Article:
Lotfi Hajji. Credit : Menassat

In the past few weeks, Tunisian authorities have tightened their grip on independent media. Among the government actions have been lawsuits against opposition newspapers – Al-Mawqaf and Mouwatinoun – and the closure of an independent satellite radio station – Radio Kalima. In an attempt to uncover the reasons behind this media crackdown, MENASSAT met with Lutfi Hajji, the AlJazeera correspondent in Tunisia.


TUNIS, February 16, 2009 (MENASSAT) – Once again in Tunisia, the government is cracking down on independent and private media outlets that don’t tow the official state line.

Lutfi Hajji, AlJazeera’s correspondent in Tunis, spoke to MENASSAT about the government’s latest attempt to suppress opposition voices in the media, calling it a “systematic” governmental policy of media harassment that is only occasionally exposed.

Over the past few years Hajji has produced a number of reports on the state of journalism and freedom of expression in Tunisia, participating in international and regional conferences to discuss Tunisia’s performance on the issues.

In 2004, he became the president of the first independent syndicate for Tunisian journalists, and although he no longer holds the title, Hajji has been denied a work permit in Tunisia since.

MENASSAT: How do you describe the current media situation in Tunisia?

LUTFI HAJJI: “There are two different, contradictory, types of journalism being practiced right now in Tunisia.”

“There are the authority-ruled media institutions, which act as a mouthpiece for the government, and the independent media, which many professionals and local press freedom associations ascribe to.”

“Because the powers are not balanced between the government and independent media, journalism remains under the rule of the authorities and the government attempts to control every aspect of it – from the content to distribution.”

“Despite the laws Tunisia occasionally implements to address press freedoms – and only because of external pressures I might add – most media outlets remain under their control.”

“There are a few opposition newspapers that challenge this censorship but they are still forced to rely on the government for advertisements, funding and distribution, which ends up limiting their growth.”

MENASSAT: What is your opinion on the harassment of Tunisian journalists and private media institutions?

LUTFI HAJJI: “It is not a coincidence that all of the journalists working with private and opposition media outlets complain about government interference in the sector.”

“For example, in the past few months, the government has presented over 10 cases against two newspapers, Al-Mawqaf and Mouwatinoun, in an attempt to have them shut down.”

“International labor organizations, known for their professionalism and subjectivity, including the International Federation for Journalists, have called the media situation in Tunisia degrading, and ranks the Tunisian government in one of worst countries in respect to the press freedoms.”

“But this repression is not limited to the media. It is in fact part of Tunisia’s systematic policy of muzzling all of the critical voices in the country, whether it’s journalists, labor organizations or media institutions.”

MENASSAT: What do you think are the factors of what you called “the systematic policy” of the government?

LUTFI HAJJI: “There are actually many different interlacing factors.”

“One of the major issues is the government’s authority over media licenses.”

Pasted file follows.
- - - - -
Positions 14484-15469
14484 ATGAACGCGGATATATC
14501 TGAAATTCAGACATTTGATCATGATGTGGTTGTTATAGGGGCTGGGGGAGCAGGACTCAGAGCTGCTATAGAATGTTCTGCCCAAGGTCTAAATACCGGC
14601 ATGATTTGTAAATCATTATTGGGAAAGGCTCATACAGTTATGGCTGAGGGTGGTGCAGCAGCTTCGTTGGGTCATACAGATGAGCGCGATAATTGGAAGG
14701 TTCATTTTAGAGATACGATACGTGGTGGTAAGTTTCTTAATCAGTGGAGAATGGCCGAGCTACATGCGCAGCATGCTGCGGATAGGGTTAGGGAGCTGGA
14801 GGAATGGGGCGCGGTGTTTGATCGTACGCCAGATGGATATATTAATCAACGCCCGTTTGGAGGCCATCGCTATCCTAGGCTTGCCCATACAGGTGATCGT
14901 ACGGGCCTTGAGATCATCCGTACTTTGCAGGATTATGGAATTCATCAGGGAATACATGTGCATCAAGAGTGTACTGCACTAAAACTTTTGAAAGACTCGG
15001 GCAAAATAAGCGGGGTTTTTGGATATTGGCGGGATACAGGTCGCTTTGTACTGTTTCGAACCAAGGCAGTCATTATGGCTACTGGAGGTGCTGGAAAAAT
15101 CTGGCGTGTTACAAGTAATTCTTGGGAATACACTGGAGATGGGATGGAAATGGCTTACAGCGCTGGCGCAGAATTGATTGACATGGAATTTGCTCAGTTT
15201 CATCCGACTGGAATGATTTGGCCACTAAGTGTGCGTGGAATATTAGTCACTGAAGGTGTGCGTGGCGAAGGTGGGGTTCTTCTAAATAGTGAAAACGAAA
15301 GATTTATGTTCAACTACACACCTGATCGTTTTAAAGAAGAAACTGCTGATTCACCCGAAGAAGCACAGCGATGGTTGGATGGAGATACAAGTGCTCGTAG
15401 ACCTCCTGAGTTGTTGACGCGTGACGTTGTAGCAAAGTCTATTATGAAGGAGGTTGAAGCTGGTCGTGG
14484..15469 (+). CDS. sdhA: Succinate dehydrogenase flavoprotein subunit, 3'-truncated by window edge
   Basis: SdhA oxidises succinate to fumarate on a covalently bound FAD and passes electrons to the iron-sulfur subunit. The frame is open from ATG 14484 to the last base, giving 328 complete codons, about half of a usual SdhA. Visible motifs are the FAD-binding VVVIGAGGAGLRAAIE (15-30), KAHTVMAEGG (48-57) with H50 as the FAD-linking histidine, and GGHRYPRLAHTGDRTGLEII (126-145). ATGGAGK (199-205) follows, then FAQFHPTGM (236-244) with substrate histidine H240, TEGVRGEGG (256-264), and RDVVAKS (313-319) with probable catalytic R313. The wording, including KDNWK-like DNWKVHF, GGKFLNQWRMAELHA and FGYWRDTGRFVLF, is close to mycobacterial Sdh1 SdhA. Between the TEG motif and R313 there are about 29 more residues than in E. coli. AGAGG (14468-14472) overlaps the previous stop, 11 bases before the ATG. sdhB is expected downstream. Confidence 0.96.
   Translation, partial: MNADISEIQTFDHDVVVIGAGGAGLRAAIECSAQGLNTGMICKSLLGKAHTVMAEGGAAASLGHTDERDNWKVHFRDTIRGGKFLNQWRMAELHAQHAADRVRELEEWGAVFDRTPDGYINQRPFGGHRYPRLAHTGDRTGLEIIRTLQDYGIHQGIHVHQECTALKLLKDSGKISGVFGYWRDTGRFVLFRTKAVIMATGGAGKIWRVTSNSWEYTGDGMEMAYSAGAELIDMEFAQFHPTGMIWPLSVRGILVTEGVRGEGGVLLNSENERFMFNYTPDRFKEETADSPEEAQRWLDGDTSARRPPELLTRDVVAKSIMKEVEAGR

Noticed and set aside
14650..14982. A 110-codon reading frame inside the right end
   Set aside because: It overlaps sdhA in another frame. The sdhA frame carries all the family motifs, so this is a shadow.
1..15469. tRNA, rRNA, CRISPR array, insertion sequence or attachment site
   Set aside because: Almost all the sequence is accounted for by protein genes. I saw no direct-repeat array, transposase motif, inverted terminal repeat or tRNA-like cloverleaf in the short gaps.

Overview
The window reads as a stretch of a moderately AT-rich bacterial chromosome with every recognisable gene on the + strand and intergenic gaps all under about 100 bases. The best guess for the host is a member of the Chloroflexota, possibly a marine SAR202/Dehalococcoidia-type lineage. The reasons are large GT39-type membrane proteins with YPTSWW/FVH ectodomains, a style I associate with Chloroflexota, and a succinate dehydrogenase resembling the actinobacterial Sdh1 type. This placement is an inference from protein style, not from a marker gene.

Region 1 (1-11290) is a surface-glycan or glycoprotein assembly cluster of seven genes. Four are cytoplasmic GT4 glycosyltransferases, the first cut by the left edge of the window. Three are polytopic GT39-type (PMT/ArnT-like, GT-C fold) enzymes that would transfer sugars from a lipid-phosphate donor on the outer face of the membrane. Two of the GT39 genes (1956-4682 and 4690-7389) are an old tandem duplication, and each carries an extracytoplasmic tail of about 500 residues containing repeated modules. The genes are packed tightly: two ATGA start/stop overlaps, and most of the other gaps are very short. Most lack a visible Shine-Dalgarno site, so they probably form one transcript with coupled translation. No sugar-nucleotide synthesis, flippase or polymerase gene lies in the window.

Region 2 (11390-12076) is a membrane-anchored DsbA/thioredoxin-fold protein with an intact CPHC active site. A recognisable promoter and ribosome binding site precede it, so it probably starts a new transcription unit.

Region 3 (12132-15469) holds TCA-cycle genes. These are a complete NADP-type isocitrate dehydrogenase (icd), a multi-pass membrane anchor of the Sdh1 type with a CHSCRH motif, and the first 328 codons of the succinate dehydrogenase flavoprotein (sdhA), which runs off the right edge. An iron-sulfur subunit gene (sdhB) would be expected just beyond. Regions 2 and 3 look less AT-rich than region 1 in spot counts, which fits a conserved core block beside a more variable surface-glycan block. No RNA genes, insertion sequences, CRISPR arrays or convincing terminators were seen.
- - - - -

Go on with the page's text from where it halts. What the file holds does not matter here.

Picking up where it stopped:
“According to the Tunisian Media Law, before issuing a publication the manager needs to obtain a stamped receipt from the Interior Ministry. If the Interior Ministry refuses to present the receipt, the owner of the printing house is not able to print.”

“A few years ago, the government decided it would no longer accepts applications for media licenses, which means it has become impossible for anyone to start a media institution.”

“Applicants that tried to obtain a license were refused by administrative officials, including Sihem Bin Sedrine who is involved with (recently closed) Radio Kalima.”

“The latest attempt took place on February 9th when a group of journalists demanded a license for a newspaper entitled ‘Al-Nasseriya.'”

“Interior Ministry officials refused to accept the file.”

MENASSAT: That about independent journalists?

LUTFI HAJJI: “Every once in a while the government steps-up the pressure on independent journalists, especially on those who work on issues considered taboo.”

“Independent journalists are faced with expulsion, harsh security controls, and police investigations, such as what happened last week with journalists from Radio Kalima, and Al-Hiwar Attounsi.”

“There is also the issue that the government uses their monopoly to deprive opposition newspapers from their right to public advertising and funding as well as judicial authorities to raise complaints against the opposition newspapers, weaken them and limit their distribution.”

“This governmental policy is preventing the establishment of a diverse media in Tunisia.”

MENASSAT: For more than four years, you have been banned from working as a correspondent for Al Jazeera, and have been harassed continuously by authorities.

LUTFI HAJJI: “I can’t separate what I have been subjected to – censorship and intimidation- because it is what every independent journalist is going through. When you broadcast news as it is, without erasing any facts or embellishing them, there is a consequence.”

“In summary, I say there is no tolerance in Tunisia for independent media whether coming from individuals or institutions. Anyone that doesn’t abide by this official rule, faces what we have been dealing with for years.”

“But our only comfort is that the world is moving towards freedom, and no matter how those who want to control the media try to do so, they won’t succeed in hiding the truth.”

From Menassat